Packet-optical transport has been one of the hottest and most actively debated telecom technology segments of the last 18 months. The initial fascination with provider backbone transport (PBT, also called provider backbone bridging-traffic engineering in the standards world) has faded a bit, as transport-multiprotocol label switching (T-MPLS, also called MPLS-transport profile for standards purposes) has picked up steam. Now, after companies such as Fujitsu, Ciena, Tellabs, Nokia Siemens Networks, Nortel Networks, Alcatel-Lucent and others have been busy parsing out acronym advantages, Ericsson is finally set to join the packet-optical market with a new platform.
The company's SPT 2700 supports time division multiplexing, carrier Ethernet, and wave division multiplexing. It also comes at a time when most carriers are still preparing their packet-optical platform convergence projects, so there's plenty of time for Ericsson to have an impact. Ericsson supports T-MPLS and will support the related MPLS-TP standard, but also will consider the PBB-TE standard. Ericsson said the system, armed initially with 320 Gbps packet switching capacity, will be available in the first quarter next year. The vendor claims to be in trial with three carriers right now.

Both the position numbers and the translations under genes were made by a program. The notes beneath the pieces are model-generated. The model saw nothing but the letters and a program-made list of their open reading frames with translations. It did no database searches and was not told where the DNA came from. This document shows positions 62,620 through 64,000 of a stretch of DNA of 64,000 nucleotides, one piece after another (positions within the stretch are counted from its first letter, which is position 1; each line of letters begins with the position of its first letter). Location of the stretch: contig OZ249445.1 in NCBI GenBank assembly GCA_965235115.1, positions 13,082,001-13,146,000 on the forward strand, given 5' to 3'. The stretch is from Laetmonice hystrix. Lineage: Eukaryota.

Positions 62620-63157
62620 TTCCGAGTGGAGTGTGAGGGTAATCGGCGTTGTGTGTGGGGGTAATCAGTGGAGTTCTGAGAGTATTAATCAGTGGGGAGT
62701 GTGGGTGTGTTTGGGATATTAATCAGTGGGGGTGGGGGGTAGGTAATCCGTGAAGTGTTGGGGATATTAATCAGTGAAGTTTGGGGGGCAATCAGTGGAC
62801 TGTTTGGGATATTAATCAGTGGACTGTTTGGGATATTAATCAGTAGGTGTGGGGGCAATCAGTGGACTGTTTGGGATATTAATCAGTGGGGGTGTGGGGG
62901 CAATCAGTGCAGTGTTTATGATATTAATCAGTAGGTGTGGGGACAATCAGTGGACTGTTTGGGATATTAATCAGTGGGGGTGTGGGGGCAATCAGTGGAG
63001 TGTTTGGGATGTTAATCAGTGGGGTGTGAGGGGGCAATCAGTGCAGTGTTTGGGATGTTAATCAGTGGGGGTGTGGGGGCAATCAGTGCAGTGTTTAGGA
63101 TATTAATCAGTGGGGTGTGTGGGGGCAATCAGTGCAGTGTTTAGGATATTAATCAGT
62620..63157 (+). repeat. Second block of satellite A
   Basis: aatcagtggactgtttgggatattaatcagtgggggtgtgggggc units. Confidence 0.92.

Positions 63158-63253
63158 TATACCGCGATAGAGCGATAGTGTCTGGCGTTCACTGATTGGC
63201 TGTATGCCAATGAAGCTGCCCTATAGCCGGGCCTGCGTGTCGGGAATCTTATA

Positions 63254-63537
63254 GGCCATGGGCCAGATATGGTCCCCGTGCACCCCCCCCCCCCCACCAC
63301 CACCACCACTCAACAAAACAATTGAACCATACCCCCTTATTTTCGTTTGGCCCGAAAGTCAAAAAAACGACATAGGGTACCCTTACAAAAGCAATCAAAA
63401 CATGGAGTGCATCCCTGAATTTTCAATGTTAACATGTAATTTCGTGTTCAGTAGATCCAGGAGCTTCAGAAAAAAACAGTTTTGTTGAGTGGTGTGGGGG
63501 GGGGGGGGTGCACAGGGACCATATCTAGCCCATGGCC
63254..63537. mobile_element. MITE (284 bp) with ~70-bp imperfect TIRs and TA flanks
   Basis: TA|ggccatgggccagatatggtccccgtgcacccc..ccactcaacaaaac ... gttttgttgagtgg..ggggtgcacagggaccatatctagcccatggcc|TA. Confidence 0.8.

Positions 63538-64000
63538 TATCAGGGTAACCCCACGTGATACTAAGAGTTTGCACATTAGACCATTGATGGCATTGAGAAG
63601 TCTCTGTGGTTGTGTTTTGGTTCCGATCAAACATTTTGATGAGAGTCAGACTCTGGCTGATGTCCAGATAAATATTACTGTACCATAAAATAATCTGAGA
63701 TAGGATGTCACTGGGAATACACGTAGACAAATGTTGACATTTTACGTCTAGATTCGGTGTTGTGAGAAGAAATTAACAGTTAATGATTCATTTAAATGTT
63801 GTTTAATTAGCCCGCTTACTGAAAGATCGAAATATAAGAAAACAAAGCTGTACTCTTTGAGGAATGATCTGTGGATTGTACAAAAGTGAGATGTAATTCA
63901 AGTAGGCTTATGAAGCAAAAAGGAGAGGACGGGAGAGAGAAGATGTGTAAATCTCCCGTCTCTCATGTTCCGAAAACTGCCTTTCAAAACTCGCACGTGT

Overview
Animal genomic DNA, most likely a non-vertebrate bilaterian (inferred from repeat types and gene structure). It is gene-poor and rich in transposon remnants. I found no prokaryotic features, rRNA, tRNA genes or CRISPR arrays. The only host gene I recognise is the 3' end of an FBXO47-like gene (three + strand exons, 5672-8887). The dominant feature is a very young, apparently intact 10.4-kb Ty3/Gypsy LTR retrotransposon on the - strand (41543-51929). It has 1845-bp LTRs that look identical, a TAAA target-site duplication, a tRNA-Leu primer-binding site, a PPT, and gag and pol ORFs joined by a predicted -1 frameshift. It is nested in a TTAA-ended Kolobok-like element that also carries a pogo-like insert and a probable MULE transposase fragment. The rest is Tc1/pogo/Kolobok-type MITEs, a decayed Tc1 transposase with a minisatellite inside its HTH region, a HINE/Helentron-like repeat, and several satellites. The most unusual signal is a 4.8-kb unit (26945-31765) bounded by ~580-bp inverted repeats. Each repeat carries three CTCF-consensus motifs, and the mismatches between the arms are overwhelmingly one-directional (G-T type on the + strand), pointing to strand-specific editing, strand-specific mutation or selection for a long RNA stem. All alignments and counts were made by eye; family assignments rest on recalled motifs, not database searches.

As an aside, Light Reading is calling the whole packet-optical transport system market by the acronym P-OTS, not to be confused with POTS, for plain old telephone system, the original telecom acronym. Though, with multiple acronyms for PBT and T-MPLS, they may have the right idea re-purposing an existing one. Interestingly (or maybe not), the online Free Dictionary lists a bunch of different possible meanings for POTS. My favorite (that won't be spam-filtered): Protector of the Small. Now, there's a noble goal for the packet-optical crowd to work toward.
- Light Reading Europe reports
Fujitsu was seen as having and early edge in packet-optical
NSN has tried to maintain a balance between PBT and T-MPLS